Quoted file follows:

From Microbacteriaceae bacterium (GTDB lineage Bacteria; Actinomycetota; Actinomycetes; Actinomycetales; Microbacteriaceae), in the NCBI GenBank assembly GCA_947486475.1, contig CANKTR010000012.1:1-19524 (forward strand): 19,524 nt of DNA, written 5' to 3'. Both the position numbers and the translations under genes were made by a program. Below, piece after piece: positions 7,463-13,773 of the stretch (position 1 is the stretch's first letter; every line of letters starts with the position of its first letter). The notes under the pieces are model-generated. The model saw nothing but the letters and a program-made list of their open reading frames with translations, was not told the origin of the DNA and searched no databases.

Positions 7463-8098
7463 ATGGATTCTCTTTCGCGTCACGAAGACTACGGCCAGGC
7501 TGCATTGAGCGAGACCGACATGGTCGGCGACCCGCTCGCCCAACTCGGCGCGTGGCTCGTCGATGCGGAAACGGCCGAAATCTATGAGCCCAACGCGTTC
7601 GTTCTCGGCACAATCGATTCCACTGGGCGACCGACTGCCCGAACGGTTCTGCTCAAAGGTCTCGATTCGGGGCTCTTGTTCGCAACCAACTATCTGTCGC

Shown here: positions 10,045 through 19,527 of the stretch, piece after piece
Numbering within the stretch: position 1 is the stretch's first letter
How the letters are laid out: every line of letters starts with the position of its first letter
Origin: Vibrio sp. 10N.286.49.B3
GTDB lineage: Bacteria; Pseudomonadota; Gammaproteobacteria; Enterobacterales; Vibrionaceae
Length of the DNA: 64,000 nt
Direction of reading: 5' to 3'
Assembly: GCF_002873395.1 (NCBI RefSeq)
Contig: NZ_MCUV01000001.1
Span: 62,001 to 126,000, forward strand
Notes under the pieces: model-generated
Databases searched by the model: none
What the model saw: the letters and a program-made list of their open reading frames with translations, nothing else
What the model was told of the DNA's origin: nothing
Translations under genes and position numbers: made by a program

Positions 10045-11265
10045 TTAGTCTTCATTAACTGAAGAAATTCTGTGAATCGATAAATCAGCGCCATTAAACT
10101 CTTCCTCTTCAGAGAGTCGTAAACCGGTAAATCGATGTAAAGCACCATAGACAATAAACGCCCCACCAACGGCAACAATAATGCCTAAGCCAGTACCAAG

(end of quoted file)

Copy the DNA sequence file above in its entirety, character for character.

From Microbacteriaceae bacterium (GTDB lineage Bacteria; Actinomycetota; Actinomycetes; Actinomycetales; Microbacteriaceae), in the NCBI GenBank assembly GCA_947486475.1, contig CANKTR010000012.1:1-19524 (forward strand): 19,524 nt of DNA, written 5' to 3'. Both the position numbers and the translations under genes were made by a program. Below, piece after piece: positions 7,463-13,773 of the stretch (position 1 is the stretch's first letter; every line of letters starts with the position of its first letter). The notes under the pieces are model-generated. The model saw nothing but the letters and a program-made list of their open reading frames with translations, was not told the origin of the DNA and searched no databases.

Positions 7463-8098
7463 ATGGATTCTCTTTCGCGTCACGAAGACTACGGCCAGGC
7501 TGCATTGAGCGAGACCGACATGGTCGGCGACCCGCTCGCCCAACTCGGCGCGTGGCTCGTCGATGCGGAAACGGCCGAAATCTATGAGCCCAACGCGTTC
7601 GTTCTCGGCACAATCGATTCCACTGGGCGACCGACTGCCCGAACGGTTCTGCTCAAAGGTCTCGATTCGGGGCTCTTGTTCGCAACCAACTATCTGTCGC

Shown here: positions 10,045 through 19,527 of the stretch, piece after piece
Numbering within the stretch: position 1 is the stretch's first letter
How the letters are laid out: every line of letters starts with the position of its first letter
Origin: Vibrio sp. 10N.286.49.B3
GTDB lineage: Bacteria; Pseudomonadota; Gammaproteobacteria; Enterobacterales; Vibrionaceae
Length of the DNA: 64,000 nt
Direction of reading: 5' to 3'
Assembly: GCF_002873395.1 (NCBI RefSeq)
Contig: NZ_MCUV01000001.1
Span: 62,001 to 126,000, forward strand
Notes under the pieces: model-generated
Databases searched by the model: none
What the model saw: the letters and a program-made list of their open reading frames with translations, nothing else
What the model was told of the DNA's origin: nothing
Translations under genes and position numbers: made by a program

Positions 10045-11265
10045 TTAGTCTTCATTAACTGAAGAAATTCTGTGAATCGATAAATCAGCGCCATTAAACT
10101 CTTCCTCTTCAGAGAGTCGTAAACCGGTAAATCGATGTAAAGCACCATAGACAATAAACGCCCCACCAACGGCAACAATAATGCCTAAGCCAGTACCAAG